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In his native Sweden, Pelle Lindbergh, the Philadelphia Flyers' goaltender, was a hero of the highest order. He was goalie on Sweden's 1980 bronze-medal Olympic team, and last summer, after he won the Vezina Trophy as the NHL's best goalie, thousands of his countrymen turned out to honor him in Stockholm. When Lindbergh, 26, died last week of injuries suffered in a Nov. 10 automobile accident in Somerdale, N.J., Sweden's largest newspaper, Expressen, devoted 14 pages to him. "Not even if the king died would we have more than 14 pages," said Expressen photographer Hasse Persson. "Bjorn [Borg] was admired for being a good and successful tennis player, but Bjorn could also be cold. People loved Pelle for his warmth, the fact that he was always happy. That's why it's a difficult situation. It was easy to become friends with him."

Lindbergh's colleagues in the NHL felt the same way. Flyers captain Dave Poulin said, "I had my own nickname for Pelle. I called him 'P.F.' When somebody asked what it meant, I'd tell them 'Philadelphia Flyers.' In reality, it meant 'personal friend.' " Edmonton's Wayne Gretzky told the Philadelphia Daily News, "Win or lose, he'd lift his mask at the end of the game and he'd have a smile on his face." Gretzky recalled that after he had scored four goals against Lindbergh in the 1983 All-Star Game and had won an automobile as the game's MVP, the goalie shook his hand, winked and said, "You owe me half the car."

Lindbergh's easy manner drew people close. "I've cried at deaths, but it was always because I felt bad for somebody else's loss," said teammate Mark Howe. "This is the first time I wept for me. I had never lost someone from my immediate family before."

In eulogizing Lindbergh at the Spectrum last Thursday, Bernie Parent, the great Flyer goalie who was something of a father figure to him, said, "Each goalie stands on a lonely island." For Lindbergh, that was true only on the ice.


The football players at Glenville (Minn.) High with their 68-game losing streak (SI, Nov. 4) can take heart from the Eagles of Dobbs Ferry High in New York. Like Glenville, Dobbs Ferry suffered a horrible streak, losing a state-record 45 consecutive times. Then, in 1974, coach Frank Violante arrived. He added to the streak by losing his first three games, then started winning. The Eagles have now won their division title nine years in a row and are unbeaten in their last 37 games; but for a 7-3 loss in 1981, Dobbs Ferry would be only two wins short of the state record of 55 straight.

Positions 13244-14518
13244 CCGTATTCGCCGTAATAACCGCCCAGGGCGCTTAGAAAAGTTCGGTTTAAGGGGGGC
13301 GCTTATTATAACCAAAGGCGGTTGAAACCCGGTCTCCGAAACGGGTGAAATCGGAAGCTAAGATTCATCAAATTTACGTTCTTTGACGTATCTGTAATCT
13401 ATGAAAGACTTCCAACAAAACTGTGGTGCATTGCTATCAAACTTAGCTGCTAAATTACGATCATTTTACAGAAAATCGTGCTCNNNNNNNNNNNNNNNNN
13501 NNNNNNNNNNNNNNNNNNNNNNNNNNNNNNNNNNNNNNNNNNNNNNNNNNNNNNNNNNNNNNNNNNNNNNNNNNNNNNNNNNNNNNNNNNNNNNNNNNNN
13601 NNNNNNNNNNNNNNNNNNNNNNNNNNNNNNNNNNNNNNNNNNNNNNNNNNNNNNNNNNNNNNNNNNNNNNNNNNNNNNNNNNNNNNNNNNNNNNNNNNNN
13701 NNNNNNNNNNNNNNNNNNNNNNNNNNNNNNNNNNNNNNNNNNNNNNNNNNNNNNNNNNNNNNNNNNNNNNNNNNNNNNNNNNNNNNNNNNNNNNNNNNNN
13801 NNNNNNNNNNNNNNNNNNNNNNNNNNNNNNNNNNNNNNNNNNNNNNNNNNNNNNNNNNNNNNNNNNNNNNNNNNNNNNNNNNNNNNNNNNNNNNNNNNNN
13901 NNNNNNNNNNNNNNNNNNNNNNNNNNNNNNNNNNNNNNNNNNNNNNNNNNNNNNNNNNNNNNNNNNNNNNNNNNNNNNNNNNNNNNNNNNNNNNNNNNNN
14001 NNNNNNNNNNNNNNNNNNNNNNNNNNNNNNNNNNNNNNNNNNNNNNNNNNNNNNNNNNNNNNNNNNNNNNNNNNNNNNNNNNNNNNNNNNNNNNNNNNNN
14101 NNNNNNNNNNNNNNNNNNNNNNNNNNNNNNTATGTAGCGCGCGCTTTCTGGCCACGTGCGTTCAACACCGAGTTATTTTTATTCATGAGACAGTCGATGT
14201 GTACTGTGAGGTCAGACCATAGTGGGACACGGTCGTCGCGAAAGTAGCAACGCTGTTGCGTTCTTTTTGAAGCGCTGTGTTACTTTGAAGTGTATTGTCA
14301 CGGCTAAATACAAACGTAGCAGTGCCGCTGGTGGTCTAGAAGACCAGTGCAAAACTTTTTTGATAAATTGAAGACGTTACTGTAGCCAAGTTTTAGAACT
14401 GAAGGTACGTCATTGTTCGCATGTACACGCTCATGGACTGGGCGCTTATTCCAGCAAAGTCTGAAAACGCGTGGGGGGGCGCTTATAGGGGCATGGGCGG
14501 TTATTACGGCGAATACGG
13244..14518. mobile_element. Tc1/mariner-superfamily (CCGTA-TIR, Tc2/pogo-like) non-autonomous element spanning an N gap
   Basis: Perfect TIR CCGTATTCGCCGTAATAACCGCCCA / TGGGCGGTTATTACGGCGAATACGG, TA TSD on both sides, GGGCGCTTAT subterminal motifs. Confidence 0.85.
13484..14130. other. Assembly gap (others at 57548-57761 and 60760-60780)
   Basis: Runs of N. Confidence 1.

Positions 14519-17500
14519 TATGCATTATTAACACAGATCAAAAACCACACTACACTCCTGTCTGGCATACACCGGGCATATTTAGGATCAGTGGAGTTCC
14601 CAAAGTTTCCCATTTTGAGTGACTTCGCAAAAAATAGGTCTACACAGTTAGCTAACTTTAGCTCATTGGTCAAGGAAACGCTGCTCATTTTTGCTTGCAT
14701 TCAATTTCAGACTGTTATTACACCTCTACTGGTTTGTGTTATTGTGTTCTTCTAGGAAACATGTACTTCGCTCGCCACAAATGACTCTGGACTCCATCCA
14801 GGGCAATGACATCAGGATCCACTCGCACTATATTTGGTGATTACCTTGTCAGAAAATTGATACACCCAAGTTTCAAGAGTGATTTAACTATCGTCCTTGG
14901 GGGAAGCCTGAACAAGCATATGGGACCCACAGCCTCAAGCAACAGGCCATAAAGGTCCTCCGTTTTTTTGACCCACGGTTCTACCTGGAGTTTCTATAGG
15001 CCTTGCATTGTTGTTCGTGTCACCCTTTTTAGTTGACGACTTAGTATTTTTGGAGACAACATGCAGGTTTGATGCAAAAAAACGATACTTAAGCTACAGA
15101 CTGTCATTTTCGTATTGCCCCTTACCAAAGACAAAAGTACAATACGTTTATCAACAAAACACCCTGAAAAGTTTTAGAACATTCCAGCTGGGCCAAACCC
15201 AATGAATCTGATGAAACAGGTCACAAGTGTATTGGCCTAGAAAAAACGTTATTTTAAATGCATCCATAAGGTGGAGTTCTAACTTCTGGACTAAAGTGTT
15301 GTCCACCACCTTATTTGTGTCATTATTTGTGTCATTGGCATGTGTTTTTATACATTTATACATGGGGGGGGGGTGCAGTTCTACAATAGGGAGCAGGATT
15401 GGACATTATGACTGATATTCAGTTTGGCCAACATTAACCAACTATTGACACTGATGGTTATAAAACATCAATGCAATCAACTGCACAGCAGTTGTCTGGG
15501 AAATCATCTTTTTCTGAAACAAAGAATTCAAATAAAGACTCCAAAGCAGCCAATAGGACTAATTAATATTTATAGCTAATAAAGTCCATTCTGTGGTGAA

Coach Violante, any advice for Glenville? "Yeah," he says. "Keep trying."

If Glenville's Trojans want more specific advice than Violante offers, they might look to North Judson-San Pierre High School in Indiana. The Blue Jays out-scored opponents this season 564-37 as they rolled to 11-1. Coach Russ Radtke, whose nine-year record is 86-20, can be seen as either old-fashioned or revolutionary. "A whistle goes off downtown at 6 p.m.," he says. "That's when we quit. When parents hear that, they know their boys are getting ready to head home for supper." Before the boys go, however, they must clean up after themselves because there are no janitors in the locker room. Radtke is a stickler for responsibility. Each week his players are quizzed on the game plan for that Friday night. "If they miss more than two questions out of 50, they don't play." The players even have to earn their Saturday-morning practice time. "We tell them if they lose, they don't get to practice," says Radtke.


The best record in the NFL belongs, of course, to the Chicago Bears (page 18). The next best belongs to Princess Ellen Hendrick, the New Orleans priestess who has conjured an 8-0 mark by removing, at the behest of radio stations and fans, the "negative forces" surrounding the Dolphins, Saints, Skins, Bucs, Bengals and, most recently, Bills. Buffalo had lost back-to-back games before Princess Ellen came to its aid two weeks ago. She did the voodoo that she does so well, and that Sunday the Bills achieved their first shutout in three years, 20-0 over Houston. Earlier in the season she vowed that the spooked Redskins would "run like they never have run before." That week George Rogers and John Riggins each gained more than 100 yards—the first time in Skins history two backs went over 100 in a game—and Washington beat St. Louis 27-10.

The Princess says her sorcery is a mix of Catholicism and African Yoruba. She emphasizes that, like Glinda, she's a good witch: She will get rid of bad vibes for a team, but will never hex an opponent. Her game plan includes incantations uttered over team memorabilia and machinations with black and white candles. Her nine-foot Indian python, Macumba, sometimes gets into the act as it coils itself around a team helmet.

Ellen had an open date Sunday, but with her perfect record should remain in demand. The Bills in particular seem interested. She says the team could profit by keeping a charm called a gris-gris bag in the locker room. Says coach Hank Bullough, "I'm from the old school, but if someone wants to show me something, yeah. I'll take a look at it."